“X-ray the deck to see what's coming”


Upgrading to Maven 3

Thursday, 26 July 2012 (#)

Jason van Zyl asks

Are there major issues anyone is having with upgrading to Maven 3.x from Maven 2.x? If there are still any blockers I'd like to fix them.

As someone who’s put some effort into upgrading to Maven 3 at work, I thought I’d mention one blocker.

Maven 1 to Maven 2 was a complete rewrite for builds — your project.xml became a pom.xml, for a clear separation. Maven 3 is largely an extension of the 2.x series and intended to be compatible. As a user, the compatibility is good, but the internals break a few things for plugin writers. And, like any users of Maven at scale, we have custom plugins.

mojo-executor was the problem. It’s a library to invoke Maven goals from within a mojo, so your build plugin can call out to other plugins for its implementation. Under Maven 2 the code to invoke Maven recursively used a PluginManager. However in Maven 3, although you can get access to an instance of PluginManager, it’s not going to help you:

    public void executeMojo( MavenProject project, MojoExecution execution, MavenSession session )
        throws MojoExecutionException, ArtifactResolutionException, MojoFailureException, ArtifactNotFoundException,
        InvalidDependencyVersionException, PluginManagerException, PluginConfigurationException
        throw new UnsupportedOperationException();

Under Maven 3 we need to get a BuildPluginManager instead. So, we need two paths in the code: one that tries to get a BuildPluginManager and a fallback that uses the PluginManager if that’s all we can get. So what happens when we load a mojo that uses the new class BuildPluginManager into Maven 2? It doesn’t know about it: we get a NoClassDefFoundError. Anyone who’s written Java code to deal with potentially missing APIs knows the next step: avoid static use of that class. Rather than defining a field and asking Maven to inject an instance, try to get hold of an instance at runtime with a lookup:

     * The Maven PluginManager component.
     * @component
     * @required
    private PluginManager pluginManager;

    public void execute() throws MojoExecutionException {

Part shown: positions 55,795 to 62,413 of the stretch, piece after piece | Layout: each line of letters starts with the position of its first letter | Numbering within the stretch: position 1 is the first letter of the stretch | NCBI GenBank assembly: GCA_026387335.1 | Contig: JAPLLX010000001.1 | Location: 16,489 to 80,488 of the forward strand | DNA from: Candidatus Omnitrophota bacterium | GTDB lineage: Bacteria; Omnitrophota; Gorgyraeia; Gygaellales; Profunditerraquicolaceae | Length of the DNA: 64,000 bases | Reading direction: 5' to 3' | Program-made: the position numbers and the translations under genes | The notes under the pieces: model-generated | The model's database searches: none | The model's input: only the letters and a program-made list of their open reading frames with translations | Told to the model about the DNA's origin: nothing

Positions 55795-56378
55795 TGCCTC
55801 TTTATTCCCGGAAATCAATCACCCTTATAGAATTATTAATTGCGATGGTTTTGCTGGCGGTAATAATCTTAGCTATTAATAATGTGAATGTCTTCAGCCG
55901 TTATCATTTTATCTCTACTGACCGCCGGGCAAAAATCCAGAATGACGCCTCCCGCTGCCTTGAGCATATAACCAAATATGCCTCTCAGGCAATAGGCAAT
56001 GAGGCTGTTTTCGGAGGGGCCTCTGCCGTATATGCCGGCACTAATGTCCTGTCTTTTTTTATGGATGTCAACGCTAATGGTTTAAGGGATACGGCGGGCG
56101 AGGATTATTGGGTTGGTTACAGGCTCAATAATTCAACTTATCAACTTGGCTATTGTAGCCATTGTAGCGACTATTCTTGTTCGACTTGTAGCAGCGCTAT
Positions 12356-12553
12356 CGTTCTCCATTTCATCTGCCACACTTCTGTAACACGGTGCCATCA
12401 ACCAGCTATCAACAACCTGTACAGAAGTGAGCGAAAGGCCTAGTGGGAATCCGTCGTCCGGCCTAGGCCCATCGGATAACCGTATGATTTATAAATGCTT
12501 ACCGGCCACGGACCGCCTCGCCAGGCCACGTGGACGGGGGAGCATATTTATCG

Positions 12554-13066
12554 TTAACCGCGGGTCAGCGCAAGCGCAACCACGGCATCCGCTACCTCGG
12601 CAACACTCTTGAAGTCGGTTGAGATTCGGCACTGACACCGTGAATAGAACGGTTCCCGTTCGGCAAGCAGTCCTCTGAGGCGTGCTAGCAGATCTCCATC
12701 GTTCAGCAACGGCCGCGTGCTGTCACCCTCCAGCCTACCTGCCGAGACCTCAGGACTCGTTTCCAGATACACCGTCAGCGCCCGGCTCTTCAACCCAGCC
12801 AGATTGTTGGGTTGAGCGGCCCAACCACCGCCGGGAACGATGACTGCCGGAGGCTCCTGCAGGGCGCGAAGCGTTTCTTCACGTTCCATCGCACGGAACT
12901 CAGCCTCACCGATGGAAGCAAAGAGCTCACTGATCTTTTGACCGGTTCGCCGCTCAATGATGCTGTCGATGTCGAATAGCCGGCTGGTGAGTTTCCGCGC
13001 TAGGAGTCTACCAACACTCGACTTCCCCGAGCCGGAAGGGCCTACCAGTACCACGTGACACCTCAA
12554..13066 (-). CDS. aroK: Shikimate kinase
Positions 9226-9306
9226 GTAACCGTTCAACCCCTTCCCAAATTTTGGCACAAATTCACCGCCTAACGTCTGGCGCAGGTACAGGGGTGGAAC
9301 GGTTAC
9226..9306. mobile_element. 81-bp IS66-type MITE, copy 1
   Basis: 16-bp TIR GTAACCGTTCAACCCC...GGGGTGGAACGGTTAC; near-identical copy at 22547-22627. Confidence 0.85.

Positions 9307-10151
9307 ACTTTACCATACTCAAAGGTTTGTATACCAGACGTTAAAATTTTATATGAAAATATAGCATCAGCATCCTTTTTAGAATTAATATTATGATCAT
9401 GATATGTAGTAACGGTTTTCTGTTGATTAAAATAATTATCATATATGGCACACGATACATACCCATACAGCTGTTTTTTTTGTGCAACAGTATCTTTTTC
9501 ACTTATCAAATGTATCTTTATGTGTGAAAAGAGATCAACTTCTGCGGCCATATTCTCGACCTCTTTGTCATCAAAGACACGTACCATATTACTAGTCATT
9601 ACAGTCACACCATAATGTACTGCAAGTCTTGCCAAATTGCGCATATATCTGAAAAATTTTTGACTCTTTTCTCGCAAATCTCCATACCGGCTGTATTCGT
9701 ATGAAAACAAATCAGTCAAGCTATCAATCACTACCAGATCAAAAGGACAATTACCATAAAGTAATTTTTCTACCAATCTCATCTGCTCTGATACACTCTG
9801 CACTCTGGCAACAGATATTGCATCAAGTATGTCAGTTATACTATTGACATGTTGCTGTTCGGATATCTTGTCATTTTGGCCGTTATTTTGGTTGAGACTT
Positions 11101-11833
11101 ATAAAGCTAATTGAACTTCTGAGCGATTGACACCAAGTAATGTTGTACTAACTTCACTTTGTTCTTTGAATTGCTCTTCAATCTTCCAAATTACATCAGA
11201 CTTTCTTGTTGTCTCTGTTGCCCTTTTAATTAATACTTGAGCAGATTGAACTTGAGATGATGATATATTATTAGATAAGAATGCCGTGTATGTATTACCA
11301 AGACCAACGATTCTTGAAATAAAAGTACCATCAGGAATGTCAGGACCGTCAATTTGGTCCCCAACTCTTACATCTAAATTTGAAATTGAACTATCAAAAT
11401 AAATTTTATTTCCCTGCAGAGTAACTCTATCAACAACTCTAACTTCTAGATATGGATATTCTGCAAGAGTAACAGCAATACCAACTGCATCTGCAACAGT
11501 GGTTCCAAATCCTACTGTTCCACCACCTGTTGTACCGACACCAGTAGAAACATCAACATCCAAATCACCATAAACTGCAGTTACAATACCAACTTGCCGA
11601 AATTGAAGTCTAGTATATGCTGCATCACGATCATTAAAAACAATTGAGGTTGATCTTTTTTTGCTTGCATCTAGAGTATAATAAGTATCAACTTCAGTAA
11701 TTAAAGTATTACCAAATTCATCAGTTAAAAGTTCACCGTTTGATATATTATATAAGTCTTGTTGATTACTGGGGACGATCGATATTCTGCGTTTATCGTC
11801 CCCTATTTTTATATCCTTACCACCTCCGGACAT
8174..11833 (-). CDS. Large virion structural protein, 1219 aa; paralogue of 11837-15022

ExecutionEnvironment env;

        try {
            Object o = mavenSession.lookup("org.apache.maven.plugin.BuildPluginManager");
            env = executionEnvironment(mavenProject, mavenSession, (BuildPluginManager) o);
        } catch (ComponentLookupException e) {
            env = executionEnvironment(mavenProject, mavenSession, pluginManager);

So, if we can look up the Maven 3 version, use it. Otherwise, fall back on the Maven 2 version that was injected. This gives us a plugin that works with old and new Mavens, which is essential during a gradual migration.

That, along with any number of other tweaks, has worked well. My day-to-day Maven is mvn3 for most projects and I’m enjoying parallel builds, much better pom validation and a few years of bug fixes. It’s hugely frustrating to work around bugs that are already fixed by sticking with obsolete software. I don’t recommend it.

(Music: The Fatima Mansions, “Popemobile to Paraguay”)

<img src> SVG bugs

Monday, 20 February 2012 (#)

With constant development and releases it’s easy to forget what the bad old days of working around unfixed browser bugs were like. A great way to remind yourself is to use new features - in this case, SVG.

For compatibility with older browsers, even those with SVG support, it’s sometimes worth embedding images using <object> (as in this roundup of how to get consistent browser behaviour). But, with the current round of modern browsers, an <img> tag should work fine.